There is no research proving that the key antioxidant in Prevage products, idebenone, is the best one around. (On the label it is listed as hydroxydecyl ubiquinoyl dipalmitoyl glycerate, which is the technical name for a form of idebenone.) The notion that there is one antioxidant that is better than all others is absolutely not true. Current research makes it 100% clear that skin can benefit from a wide range of antioxidants, along with other beneficial ingredients, so buying a product with one showcased ingredient, however hyped, is really shortchanging your skin.
Aside from the idebenone hype, this eye cream with sunscreen is a big disappointment. Not only is it exceedingly overpriced (remember, you must apply sunscreen liberally to get the SPF protection on the label), but also the sunscreen portion fails to provide sufficient UVA protection because it doesn’t contain the UVA-protecting ingredients of avobenzone, Tinosorb, zinc oxide, titanium dioxide, or ecamsule (Mexoryl SX). That means your eye area will remain vulnerable to wrinkles and other signs of aging.
Last, you don’t need an eye cream! There is no research proving that the skin around the eye area needs something different from skin elsewhere on the face. No one in the world has ever identified exactly what ingredients the eye area needs that the face doesn’t when it comes to dry skin or wrinkles. And there are no ingredients included in eye creams that have ever been shown to significantly improve dark circles or reduce puffy eyes that aren’t found in face products as well. Bottom line: If a “face” product is well formulated for dry skin and fighting wrinkles, you can use it anywhere on your face and beyond. That includes the eye area, neck, jaw, or chest. What you get when you buy an eye cream like this is a small container of product (often half the size of a container of face product) that is twice as expensive.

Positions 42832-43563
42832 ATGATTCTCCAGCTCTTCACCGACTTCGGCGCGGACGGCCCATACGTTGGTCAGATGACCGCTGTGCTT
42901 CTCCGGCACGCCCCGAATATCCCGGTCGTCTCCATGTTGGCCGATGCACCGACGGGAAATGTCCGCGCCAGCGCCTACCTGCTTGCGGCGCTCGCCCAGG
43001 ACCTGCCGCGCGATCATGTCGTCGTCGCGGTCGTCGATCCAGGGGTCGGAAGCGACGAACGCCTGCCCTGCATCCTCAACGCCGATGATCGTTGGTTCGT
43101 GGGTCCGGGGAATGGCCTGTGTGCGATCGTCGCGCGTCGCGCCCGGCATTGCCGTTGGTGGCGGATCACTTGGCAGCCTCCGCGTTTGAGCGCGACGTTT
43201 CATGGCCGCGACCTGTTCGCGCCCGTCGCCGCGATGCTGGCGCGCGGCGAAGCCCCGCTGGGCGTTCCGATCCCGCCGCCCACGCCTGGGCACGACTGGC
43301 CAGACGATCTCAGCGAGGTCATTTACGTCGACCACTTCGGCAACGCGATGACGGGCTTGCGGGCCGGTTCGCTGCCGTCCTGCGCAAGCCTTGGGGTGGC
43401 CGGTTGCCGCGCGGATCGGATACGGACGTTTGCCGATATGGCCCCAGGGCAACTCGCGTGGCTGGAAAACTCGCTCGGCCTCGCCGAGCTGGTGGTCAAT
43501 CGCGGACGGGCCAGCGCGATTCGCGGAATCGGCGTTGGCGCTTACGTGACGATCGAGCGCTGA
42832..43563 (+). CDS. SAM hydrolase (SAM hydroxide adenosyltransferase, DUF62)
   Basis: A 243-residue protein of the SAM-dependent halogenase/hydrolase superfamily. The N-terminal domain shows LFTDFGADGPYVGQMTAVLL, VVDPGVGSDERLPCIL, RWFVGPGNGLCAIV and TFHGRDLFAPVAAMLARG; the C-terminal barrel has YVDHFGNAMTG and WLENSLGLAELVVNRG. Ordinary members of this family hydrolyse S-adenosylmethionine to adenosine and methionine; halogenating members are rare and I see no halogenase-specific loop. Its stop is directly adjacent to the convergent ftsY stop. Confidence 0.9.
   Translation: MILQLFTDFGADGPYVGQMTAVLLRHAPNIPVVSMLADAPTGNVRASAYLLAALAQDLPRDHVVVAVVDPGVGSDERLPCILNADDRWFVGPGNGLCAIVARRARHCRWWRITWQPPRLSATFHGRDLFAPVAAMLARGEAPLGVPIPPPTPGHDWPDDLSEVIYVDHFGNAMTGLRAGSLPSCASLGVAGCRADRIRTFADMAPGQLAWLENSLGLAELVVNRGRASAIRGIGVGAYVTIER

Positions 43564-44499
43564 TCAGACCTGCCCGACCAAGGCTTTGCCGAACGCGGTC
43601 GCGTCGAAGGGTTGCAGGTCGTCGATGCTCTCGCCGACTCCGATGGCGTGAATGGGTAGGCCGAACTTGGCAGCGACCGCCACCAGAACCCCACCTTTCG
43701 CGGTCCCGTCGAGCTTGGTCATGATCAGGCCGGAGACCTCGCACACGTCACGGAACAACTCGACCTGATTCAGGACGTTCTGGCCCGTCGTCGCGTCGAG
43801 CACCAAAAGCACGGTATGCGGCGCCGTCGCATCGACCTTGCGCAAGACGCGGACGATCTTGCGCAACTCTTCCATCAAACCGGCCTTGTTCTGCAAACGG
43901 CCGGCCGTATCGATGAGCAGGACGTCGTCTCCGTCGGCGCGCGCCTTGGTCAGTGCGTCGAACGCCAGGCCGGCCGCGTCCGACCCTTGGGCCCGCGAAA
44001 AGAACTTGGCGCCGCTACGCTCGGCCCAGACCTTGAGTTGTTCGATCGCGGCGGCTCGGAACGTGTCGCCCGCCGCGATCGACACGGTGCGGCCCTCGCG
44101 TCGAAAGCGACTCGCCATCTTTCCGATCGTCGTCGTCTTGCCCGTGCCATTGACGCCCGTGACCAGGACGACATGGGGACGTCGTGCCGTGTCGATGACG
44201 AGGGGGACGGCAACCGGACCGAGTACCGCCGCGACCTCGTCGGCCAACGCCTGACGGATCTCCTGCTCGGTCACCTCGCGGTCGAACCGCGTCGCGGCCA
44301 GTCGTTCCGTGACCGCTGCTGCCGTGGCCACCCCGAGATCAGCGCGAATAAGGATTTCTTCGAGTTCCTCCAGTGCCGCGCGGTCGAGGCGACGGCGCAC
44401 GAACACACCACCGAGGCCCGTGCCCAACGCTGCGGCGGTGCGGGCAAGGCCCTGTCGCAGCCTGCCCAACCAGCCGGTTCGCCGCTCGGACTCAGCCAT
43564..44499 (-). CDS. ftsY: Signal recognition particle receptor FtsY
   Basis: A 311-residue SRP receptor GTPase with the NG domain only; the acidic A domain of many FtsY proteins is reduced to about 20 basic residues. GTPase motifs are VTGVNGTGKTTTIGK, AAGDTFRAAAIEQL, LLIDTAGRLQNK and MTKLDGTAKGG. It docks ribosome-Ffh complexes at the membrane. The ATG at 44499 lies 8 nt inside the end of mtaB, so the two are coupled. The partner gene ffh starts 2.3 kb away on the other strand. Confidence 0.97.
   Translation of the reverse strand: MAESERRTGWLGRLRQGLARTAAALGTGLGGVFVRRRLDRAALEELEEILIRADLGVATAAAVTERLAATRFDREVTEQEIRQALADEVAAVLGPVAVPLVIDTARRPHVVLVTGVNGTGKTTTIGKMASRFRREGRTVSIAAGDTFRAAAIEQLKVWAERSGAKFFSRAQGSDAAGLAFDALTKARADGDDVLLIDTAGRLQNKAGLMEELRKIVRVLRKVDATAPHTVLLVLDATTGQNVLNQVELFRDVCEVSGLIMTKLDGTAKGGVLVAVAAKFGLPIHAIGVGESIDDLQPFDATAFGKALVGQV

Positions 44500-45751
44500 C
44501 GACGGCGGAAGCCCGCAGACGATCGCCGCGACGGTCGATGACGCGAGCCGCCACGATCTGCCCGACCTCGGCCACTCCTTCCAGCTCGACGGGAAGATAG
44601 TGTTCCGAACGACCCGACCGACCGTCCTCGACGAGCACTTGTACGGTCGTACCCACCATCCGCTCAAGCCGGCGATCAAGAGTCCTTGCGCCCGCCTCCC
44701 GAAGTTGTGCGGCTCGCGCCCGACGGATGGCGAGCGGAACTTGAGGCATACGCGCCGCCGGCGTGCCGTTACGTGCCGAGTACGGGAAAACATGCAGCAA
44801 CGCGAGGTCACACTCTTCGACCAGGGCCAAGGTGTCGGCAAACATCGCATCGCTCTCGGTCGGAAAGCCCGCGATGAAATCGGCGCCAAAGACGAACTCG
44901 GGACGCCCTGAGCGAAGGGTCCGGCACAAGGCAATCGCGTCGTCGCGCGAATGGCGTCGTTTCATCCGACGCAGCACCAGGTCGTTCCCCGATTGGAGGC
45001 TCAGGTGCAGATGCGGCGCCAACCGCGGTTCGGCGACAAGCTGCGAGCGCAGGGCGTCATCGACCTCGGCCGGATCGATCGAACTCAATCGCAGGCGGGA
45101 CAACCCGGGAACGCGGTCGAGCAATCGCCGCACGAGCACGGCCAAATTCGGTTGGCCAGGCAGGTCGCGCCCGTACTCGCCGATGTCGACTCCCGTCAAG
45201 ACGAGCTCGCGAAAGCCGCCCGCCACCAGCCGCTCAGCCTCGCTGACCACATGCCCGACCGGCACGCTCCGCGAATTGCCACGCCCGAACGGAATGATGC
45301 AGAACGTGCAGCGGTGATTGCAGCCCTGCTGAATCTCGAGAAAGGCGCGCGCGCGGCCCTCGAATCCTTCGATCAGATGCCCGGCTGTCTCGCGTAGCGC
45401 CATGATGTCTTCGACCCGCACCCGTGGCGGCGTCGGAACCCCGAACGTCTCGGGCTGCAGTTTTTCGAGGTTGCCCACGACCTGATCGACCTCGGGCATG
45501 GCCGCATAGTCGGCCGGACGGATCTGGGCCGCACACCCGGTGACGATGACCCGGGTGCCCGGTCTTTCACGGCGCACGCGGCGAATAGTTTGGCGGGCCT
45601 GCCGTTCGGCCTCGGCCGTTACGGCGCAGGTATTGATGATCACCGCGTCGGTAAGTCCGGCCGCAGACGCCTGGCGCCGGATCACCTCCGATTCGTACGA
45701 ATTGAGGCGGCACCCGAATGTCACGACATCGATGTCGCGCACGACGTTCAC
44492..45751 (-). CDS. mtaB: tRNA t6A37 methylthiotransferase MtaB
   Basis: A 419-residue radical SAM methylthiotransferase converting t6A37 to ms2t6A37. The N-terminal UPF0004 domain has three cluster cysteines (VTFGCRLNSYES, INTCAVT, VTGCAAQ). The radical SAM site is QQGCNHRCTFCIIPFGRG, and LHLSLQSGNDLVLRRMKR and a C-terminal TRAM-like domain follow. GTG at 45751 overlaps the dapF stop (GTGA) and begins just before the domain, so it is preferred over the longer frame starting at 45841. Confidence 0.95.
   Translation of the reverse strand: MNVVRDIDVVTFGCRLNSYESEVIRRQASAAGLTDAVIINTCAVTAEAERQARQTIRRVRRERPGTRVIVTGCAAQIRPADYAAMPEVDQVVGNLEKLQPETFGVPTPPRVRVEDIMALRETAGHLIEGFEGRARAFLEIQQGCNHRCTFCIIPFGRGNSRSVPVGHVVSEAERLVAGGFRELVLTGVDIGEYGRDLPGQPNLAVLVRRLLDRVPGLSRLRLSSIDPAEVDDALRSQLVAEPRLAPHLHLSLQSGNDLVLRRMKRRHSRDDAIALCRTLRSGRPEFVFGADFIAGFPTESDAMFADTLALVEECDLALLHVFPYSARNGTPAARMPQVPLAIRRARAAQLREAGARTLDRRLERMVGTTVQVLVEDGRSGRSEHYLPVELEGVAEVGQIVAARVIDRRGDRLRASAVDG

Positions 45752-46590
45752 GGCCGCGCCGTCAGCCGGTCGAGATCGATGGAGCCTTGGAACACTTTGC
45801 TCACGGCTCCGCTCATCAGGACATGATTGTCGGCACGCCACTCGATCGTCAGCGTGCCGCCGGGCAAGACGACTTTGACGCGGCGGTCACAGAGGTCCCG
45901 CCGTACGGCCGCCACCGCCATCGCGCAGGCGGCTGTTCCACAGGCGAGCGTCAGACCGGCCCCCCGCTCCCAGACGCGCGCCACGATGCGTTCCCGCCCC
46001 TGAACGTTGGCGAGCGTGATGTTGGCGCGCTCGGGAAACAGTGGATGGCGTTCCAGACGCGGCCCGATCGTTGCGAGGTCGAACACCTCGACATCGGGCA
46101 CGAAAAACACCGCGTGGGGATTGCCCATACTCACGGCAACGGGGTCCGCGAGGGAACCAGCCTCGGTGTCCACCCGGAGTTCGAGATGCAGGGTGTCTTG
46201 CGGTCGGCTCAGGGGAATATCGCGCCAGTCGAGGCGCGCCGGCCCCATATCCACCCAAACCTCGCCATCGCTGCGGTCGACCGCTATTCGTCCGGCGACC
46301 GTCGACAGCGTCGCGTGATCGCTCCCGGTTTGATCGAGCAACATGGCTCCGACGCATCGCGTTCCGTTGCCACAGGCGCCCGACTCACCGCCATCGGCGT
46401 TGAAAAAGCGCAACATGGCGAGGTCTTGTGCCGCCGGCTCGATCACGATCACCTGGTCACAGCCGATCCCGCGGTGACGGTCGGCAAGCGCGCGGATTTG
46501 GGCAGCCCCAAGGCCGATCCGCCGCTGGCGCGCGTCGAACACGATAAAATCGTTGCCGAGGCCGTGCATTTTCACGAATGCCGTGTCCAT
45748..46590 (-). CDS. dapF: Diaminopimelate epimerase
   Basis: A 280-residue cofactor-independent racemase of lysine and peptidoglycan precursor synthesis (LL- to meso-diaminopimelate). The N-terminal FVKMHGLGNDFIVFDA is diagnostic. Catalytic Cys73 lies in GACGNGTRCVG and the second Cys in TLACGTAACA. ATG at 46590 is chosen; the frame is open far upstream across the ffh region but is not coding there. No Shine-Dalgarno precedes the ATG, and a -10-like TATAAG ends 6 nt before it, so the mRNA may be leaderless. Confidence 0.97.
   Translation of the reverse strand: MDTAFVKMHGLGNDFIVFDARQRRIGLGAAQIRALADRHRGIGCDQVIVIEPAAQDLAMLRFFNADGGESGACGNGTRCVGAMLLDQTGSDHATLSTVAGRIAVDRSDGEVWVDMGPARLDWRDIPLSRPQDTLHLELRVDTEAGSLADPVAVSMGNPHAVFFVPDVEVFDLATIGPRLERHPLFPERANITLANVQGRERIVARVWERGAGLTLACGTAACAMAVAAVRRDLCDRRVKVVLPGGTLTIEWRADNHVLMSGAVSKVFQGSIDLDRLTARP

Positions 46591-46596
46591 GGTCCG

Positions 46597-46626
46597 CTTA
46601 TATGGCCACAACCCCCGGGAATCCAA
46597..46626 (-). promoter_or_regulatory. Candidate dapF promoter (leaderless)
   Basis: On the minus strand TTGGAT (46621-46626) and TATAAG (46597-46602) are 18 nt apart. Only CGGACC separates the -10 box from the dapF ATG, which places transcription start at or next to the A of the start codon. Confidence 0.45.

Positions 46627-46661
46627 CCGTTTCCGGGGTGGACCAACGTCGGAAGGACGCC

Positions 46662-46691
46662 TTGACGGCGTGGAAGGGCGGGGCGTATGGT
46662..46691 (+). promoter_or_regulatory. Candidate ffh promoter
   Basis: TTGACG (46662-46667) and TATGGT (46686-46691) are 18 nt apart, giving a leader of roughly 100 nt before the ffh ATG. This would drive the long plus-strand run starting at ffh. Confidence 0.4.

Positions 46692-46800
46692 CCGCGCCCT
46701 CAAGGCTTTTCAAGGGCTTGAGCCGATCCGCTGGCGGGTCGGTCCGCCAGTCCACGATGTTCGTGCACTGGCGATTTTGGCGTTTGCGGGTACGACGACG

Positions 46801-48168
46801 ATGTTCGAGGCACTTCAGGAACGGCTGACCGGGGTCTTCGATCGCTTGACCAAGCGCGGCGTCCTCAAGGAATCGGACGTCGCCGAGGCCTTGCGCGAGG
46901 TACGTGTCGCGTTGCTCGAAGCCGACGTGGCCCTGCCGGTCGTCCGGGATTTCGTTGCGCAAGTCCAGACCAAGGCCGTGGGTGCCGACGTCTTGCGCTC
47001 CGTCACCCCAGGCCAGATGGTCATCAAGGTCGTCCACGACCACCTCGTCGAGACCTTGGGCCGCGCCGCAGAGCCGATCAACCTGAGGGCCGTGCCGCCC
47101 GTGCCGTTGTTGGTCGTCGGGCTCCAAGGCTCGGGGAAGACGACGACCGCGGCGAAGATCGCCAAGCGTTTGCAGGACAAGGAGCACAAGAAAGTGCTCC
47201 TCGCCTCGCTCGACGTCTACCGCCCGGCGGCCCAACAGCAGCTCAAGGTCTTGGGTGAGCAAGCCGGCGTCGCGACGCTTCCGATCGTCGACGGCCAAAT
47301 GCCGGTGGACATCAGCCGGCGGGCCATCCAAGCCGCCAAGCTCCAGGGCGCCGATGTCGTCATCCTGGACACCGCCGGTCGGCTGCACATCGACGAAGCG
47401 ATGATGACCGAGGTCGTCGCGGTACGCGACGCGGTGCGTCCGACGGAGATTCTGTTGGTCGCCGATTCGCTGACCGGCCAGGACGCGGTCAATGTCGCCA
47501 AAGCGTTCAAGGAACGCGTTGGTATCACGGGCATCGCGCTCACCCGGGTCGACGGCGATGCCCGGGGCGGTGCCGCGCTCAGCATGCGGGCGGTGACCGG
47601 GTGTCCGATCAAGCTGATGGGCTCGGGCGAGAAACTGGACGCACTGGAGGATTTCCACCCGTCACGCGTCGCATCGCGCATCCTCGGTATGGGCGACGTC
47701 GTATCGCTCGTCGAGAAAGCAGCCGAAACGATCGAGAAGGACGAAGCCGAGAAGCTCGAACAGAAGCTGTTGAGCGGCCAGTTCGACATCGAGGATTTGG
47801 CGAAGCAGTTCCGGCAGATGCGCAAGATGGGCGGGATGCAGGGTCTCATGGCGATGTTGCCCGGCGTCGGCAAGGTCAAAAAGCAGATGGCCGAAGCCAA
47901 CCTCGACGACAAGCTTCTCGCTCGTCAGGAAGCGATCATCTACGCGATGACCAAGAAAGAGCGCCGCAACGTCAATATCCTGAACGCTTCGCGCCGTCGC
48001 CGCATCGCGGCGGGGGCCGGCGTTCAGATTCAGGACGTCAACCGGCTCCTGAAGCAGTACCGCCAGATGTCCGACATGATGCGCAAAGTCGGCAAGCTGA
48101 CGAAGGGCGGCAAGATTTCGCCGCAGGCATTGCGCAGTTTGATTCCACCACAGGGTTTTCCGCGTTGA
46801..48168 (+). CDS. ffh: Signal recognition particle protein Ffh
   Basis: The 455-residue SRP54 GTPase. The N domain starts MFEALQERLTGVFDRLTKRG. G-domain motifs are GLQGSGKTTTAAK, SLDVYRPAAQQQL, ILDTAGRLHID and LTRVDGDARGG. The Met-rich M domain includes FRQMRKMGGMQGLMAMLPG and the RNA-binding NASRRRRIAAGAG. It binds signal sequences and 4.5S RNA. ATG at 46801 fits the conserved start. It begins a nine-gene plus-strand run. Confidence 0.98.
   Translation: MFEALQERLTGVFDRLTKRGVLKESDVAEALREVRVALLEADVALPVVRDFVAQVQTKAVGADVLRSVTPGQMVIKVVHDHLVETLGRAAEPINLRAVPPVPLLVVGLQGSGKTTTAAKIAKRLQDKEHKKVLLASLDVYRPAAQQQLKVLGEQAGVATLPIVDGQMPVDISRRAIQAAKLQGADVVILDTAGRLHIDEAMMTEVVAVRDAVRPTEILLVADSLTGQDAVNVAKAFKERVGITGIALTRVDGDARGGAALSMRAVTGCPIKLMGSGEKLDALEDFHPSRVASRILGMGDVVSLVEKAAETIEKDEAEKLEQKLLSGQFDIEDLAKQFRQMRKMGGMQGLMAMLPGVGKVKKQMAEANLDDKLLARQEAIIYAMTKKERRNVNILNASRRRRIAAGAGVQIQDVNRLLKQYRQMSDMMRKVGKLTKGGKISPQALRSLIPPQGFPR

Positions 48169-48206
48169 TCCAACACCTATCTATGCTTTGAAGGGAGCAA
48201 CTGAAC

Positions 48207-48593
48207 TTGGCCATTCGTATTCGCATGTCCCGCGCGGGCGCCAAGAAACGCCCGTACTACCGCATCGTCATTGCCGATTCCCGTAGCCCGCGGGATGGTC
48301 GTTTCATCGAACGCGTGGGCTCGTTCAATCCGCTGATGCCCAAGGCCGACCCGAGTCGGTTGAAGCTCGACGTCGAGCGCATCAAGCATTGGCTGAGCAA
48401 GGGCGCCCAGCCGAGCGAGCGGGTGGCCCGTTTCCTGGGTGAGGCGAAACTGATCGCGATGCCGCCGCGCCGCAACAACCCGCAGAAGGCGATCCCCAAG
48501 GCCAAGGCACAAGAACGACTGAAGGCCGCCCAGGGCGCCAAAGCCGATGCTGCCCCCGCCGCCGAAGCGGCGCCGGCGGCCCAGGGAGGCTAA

One more point: To add insult to injury, this eye cream is packaged in a jar, so any of the good ingredients will not remain stable because they deteriorate in the presence of air, and jar packaging let’s air in every time you open it.
This multi-defense eyecare essential delivers all day intense hydration, encapsulated SPF 15 sunscreens and revolutionary Idebenone to smooth the appearance of fine lines, wrinkles and crow’s feet and crepiness.
Active: Octinoxate (4.09%), Oxybenzone (1.4%), Other: Water, Butyrospermum Parkii (Shea Butter), Phytosteryl Macadamiate, Glycerin, Butylene Glycol, Dimethicone, Cetearyl Glucoside, Synthetic Beeswax, Theobroma Cacao (Cocoa) Seed Butter, C12-15 Alkyl Benzoate, Stearyl Dimethicone, Dipentaerythrityl Hexacaprylate/Hexacaprate, Tridecyl Trimellitate, Copernicia Cerifera (Carnauba) Wax, PEG-100 Stearate, Hydroxydecyl Ubiquinoyl Dipalmitoyl Glycerate, Beeswax, Rabdosia Rubescens Extract, Sigesbeckia Orientalis Extract, Sodium Hyaluronate, Caprylic/Capric Triglyceride, Caprylyl Methicone, Bis-Peg-12 Dimethicone, Caprylyl Glycol, Glyceryl Stearate, Neopentyl Glycol Dicaprylate/Dicaprate, Tridecyl Stearate, Propylene Glycol, Sodium PCA, Trehalose, Urea, Ethylhexylglycerin, Hydrogenated Lecithin, Lecithin, Polyphosphorylcholine Glycol Acrylate, Glycerophosphoinositol Lysine, Acetyl Tetrapeptide-5, Cetearyl Alcohol, PEG-20, Sorbitan Tristearate, Steareth-100, Polyquaternium-51, Sodium Acrylates Copolymer, Hexylene Glycol, Carbomer, PVP, VP/Eicosene Copolymer, Xanthan Gum, Sodium Hydroxide, Disodium EDTA, Mica, Silica, Sodium Citrate, Dimethicone Crosspolymer, Benzoic Acid, Diazolidinyl Urea, Methylparaben, Phenoxyethanol, Potassium Sorbate, Propylparaben, Sorbic Acid, Triacetin, Cetrimonium Chloride, Chlorphenesin, Iron Oxides, Red 40, Titanium Dioxide